The Futurist’s Dilemma

The following passage is a musing on the futility of futurism. While I present a perspective, I am not married to it.

When I sat down to write this post, I briefly forgot how to spell “dilemma”. Fortunately, Apple’s spell-check magnanimously corrected me. But it seems likely, if I were cast away on an island without any automatic spell-checkers or other people to subject my brain to the cold slap of reality, that my spelling would slowly deteriorate.

And just yesterday, I had a strong intuition about trajectories through weight-space taken by neural networks along an optimization path. For at least ten minutes, I was reasonably confident that a simple trick might substantially lower the number of updates (and thus the time) it takes to train a neural network.

But for the ability to test my idea against an unforgiving reality, I might have become convinced of its truth. I might have written a paper, entitled “NO Need to worry about long training times in neural networks” (see real-life inspiration for farcical clickbait title). Perhaps I might have founded SGD-Trick University, and schooled the next generation of big thinkers on how to optimize neural networks.

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NYU Law’s Algorithms and Explanations

Last week, on April 27th and 28th, I attended Algorithms and Explanations, an interdisciplinary conference hosted by NYU Law School’s Information Law Institute. The thrust of the conference could be summarized as follows:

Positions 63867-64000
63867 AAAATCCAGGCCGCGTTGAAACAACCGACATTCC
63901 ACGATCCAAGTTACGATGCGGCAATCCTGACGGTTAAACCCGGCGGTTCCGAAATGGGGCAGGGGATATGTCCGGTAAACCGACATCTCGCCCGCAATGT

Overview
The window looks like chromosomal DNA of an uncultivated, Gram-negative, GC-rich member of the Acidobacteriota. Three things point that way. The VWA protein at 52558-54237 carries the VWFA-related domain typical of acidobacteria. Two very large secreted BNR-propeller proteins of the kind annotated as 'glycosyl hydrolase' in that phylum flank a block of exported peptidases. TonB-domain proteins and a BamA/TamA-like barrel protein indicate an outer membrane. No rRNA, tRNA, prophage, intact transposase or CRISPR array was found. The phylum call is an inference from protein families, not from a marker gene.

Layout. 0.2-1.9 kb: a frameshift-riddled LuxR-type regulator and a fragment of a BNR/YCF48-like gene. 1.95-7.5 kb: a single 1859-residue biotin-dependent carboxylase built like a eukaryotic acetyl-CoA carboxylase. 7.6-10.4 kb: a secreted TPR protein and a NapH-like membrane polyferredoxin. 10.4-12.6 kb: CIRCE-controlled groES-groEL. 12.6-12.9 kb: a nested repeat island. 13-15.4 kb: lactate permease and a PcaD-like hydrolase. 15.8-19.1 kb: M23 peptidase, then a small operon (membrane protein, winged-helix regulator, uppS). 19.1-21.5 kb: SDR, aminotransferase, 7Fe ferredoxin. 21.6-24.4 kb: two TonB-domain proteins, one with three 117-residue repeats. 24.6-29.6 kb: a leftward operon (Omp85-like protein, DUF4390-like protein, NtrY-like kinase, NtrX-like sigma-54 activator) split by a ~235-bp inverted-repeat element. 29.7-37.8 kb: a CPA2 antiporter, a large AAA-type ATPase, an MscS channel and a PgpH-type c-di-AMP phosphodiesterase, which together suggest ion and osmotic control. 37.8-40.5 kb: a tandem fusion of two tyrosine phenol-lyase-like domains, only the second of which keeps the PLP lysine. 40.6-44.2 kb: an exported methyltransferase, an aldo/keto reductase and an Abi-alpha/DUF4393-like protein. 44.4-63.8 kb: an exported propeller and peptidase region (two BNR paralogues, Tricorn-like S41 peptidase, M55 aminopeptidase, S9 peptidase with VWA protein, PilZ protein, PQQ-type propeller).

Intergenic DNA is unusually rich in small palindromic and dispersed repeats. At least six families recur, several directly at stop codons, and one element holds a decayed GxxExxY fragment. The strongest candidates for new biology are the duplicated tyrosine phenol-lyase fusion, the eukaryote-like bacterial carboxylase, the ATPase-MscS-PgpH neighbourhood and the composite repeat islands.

1. Humans make decisions that affect the lives of other humans
  2. In a number of regulatory contexts, humans must explain decisions, e.g.
    • Bail, parole, and sentencing decisions
    • Approving a line of credit
  3. Increasingly, algorithms “make” decisions traditionally made by man, e.g.
    • Risk models already used to make decisions regarding incarceration
    • Algorithmically-determined default risks already used to make loans
  4. This poses serious questions for regulators in various domains:
    • Can these algorithms offer explanations?
    • What sorts of explanations can they offer?
    • Do these explanations satisfy the requirements of the law?
    • Can humans actually explain their decisions in the first place?

The conference was organized into 9 panels. Each featured between 3 and 5 20-minute talks followed by a moderated discussion and Q&A. The first panel, moderated by Helen Nissenbaum (NYU & Cornell Tech), featured legal scholars (including conference organizer Katherine Strandburg) and addressed the legal arguments for explanations in the first place. A second panel featured sociologists Duncan Watts (MSR) and Jenna Burrell (Berkeley) as well as Solon Borocas (MSR), an organizer of the Fairness, Accountability and Transparency in Machine Learning workshop.

Katherine Jo Strandburg, NYU Law professor and conference organizer